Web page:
Twitter has recently become one of my favorite social media platforms. In true millennial fashion, I appreciate the instant gratification that comes from receiving a 30-minute television program’s highlights in the form of a few 140-character tweets. In short, Twitter helps me stay in the know.
I’ve always been a huge fan of social media. I was known for my excessive tweeting in high school, and I’ve always been a very active Instagram, Facebook and Vine user. I’ve tried just about every social media platform – except Pinterest. Although my friends have Pinterest accounts and rave about the platform, it never appealed to me. I’ve never been much of a cook, and crafting isn’t high on my priority list.
Pinterest is one of social media’s most popular platforms with more than 100 million users worldwide. But is its pin-and-share style a good fit for businesses trying to build online relationships with their target audience?
As I approach the final weeks of my internship at Fiore Communications, I can’t help but reflect on my experience here these past two years. I began my journey as Content Marketing Intern in 2013 – and as a sophomore in college who was brand new in the marketing major, I was eager to get some experience under my belt and learn all that I could.
When I set out on my quest to find a marketing internship, I was open-minded. I didn’t know what exactly I was looking for in a company and felt that any internship experience would be a great springboard for me. But what I did know was that I wanted to intern somewhere that would help me grow and treat me as an investment. Fetching coffee and filing papers wasn’t on my to-do list, so when I interviewed with Dave and learned about the real responsibilities I’d have here – I was sold.
When I’m scouring the internet for the best articles to share in the Fiore Feed (our weekly compilation email newsletter), nothing quite catches my eye like a how-to blog post. (I blame Pinterest and my obsession with DIY projects.) One of these articles that recently caught my fancy but didn’t make the cut was 89 Simple Swaps That Could Change Your Life. (It’s worth a read if your New Year’s Resolutions focus on health and wellness.)
Laura Schwecherl’s post got my wheels turning: What are some simple changes that our clients can make that will help them grow as they seek to reach their audiences? So, in the style of Ms. Schwecherl, I present to you four simple swaps that can change your content marketing (no tofu or gym memberships required)
If you use any social media platform, it is almost impossible not to encounter a meme. Whether it’s “Bad Luck Brian,”“Success Kid,”“Hey Girl” or—my personal favorite—“Condescending Wonka,” these pictures with clever sayings have taken the internet by storm.
With the popularity that memes have gained, you may be wondering if you should incorporate them into your marketing campaign. The answer is: Why not? Businesses can use memes not only to appeal to a younger audience, but also to show they are aware of the latest trends. Memes can be used to promote a new blog post, or to get the word out about a new service or product.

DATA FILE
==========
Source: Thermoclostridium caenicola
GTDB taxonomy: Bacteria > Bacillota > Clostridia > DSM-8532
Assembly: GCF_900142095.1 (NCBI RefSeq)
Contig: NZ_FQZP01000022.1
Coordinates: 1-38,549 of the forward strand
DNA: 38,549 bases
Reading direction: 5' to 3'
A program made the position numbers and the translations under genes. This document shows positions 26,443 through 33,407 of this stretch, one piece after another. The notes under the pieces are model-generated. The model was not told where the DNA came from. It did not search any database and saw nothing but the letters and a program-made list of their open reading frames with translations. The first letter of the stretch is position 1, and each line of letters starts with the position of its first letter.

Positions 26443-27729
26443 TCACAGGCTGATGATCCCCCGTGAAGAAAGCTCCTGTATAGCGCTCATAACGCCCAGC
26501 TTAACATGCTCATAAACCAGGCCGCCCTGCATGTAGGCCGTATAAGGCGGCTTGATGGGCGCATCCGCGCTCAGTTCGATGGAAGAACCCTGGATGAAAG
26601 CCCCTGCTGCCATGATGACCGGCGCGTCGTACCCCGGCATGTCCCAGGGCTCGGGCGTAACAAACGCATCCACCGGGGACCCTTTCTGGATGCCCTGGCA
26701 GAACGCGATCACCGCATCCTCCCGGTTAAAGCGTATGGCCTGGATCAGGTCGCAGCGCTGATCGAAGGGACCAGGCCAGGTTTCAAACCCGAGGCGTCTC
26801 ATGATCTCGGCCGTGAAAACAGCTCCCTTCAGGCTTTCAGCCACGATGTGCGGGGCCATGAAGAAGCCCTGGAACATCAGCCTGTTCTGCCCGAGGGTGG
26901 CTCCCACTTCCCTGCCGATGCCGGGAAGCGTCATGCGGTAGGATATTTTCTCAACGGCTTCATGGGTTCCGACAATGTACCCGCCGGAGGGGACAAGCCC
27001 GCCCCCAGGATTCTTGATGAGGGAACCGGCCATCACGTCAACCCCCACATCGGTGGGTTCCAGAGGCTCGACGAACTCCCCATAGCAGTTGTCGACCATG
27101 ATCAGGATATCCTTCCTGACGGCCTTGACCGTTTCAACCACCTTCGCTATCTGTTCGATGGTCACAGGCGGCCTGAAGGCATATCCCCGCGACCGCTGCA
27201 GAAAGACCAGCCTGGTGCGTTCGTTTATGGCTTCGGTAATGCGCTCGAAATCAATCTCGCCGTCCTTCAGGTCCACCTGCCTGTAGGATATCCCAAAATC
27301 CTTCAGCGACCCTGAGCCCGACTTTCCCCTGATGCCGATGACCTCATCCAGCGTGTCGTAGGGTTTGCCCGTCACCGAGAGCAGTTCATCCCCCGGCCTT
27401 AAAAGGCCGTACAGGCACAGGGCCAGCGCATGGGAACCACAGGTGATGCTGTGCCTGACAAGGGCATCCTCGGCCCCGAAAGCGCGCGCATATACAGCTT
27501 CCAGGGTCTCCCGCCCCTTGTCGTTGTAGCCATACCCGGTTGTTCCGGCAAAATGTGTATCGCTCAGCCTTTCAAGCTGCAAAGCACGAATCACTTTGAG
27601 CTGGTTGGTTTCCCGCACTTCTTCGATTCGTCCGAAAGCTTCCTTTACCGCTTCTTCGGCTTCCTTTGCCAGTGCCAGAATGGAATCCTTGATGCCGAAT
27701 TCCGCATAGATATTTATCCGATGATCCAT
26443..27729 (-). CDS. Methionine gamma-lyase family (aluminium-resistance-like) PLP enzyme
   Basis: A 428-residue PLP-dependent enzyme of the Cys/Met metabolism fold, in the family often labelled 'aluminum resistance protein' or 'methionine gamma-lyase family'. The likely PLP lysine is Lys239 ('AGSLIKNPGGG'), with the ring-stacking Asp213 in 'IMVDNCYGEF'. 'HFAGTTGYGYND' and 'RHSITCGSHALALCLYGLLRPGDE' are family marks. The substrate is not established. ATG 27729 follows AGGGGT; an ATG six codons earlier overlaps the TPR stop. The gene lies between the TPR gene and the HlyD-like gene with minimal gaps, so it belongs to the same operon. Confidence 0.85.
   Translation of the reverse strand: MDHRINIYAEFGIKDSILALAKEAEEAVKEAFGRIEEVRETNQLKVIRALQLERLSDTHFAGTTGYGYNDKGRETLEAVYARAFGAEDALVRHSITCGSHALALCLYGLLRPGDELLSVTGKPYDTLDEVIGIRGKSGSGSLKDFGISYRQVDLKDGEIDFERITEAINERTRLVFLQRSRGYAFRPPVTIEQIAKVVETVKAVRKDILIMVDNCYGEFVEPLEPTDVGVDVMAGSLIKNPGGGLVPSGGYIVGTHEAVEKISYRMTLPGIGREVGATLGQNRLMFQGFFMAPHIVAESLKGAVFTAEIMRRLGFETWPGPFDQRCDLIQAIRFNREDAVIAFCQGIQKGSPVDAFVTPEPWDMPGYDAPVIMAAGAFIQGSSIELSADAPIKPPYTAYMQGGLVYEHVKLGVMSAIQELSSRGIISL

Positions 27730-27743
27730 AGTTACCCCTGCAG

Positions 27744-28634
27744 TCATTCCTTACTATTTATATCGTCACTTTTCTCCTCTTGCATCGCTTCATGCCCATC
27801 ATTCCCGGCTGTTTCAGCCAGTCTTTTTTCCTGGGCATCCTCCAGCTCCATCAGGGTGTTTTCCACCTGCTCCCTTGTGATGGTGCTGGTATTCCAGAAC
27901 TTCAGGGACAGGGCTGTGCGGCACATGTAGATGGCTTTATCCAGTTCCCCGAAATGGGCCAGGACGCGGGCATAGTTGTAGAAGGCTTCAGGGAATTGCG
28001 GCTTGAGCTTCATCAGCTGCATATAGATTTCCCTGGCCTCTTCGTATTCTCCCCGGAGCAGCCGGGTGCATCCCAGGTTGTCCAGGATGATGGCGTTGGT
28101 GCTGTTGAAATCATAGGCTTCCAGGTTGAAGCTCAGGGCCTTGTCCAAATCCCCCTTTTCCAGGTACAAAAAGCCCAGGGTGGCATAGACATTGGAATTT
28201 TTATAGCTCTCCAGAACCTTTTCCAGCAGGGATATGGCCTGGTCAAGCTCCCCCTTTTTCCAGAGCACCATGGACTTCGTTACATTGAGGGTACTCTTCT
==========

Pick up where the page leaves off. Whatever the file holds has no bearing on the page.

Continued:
Gone are the days when music fans had to go to the store to buy an album and decide if they liked the artist’s music or not. Now, technology leads the way to an artist’s exposure and their engagement with fans or potential fans. Artists also can use technology to build, and eventually maintain, their brand. Here are some ways that digital marketing has impacted an artist’s ability to promote themselves.
Most, if not all, artists and bands have some presence on social media, whether it’s on Facebook, Twitter, Instagram, Google+, etc. I use Facebook, Twitter and Instagram almost exclusively. I can find any band I listen to on all three of these social media platforms, and each one provides something a little different.
Over the short history of social media, we have seen a lot of content go viral. From videos of families being reunited with loved ones returning from war, to pictures of crazy Walmart shoppers, there is a lot of media that everyone seems to know about.
When your business has first launched or is trying to attract a new type of customer, an important first step is to identify the most effective ways to reach your target audience s. If you have you ever watched Nickelodeon on a weekday afternoon, you know that their advertisers understand their audiences very well. Every commercial is an enthusiastically narrated pitch for children’s toys or a somewhat less enthusiastic pitch to buy household cleaning supplies or cookware. Why? The audiences for that particular channel at that particular hour is generally school-aged children and their stay-at-home parent. While your business may not be investing in television ads, the principle of identifying your audience and tailoring your message to appeal to them remains the same.
This past Sunday night I flipped my television to HBO, excited for the premiere of the new season of Girls, and happened to catch the end of an episode of True Detective with Matthew McConaughey. I was never terribly impressed by his acting and I was shocked to find that, even in the few minutes […]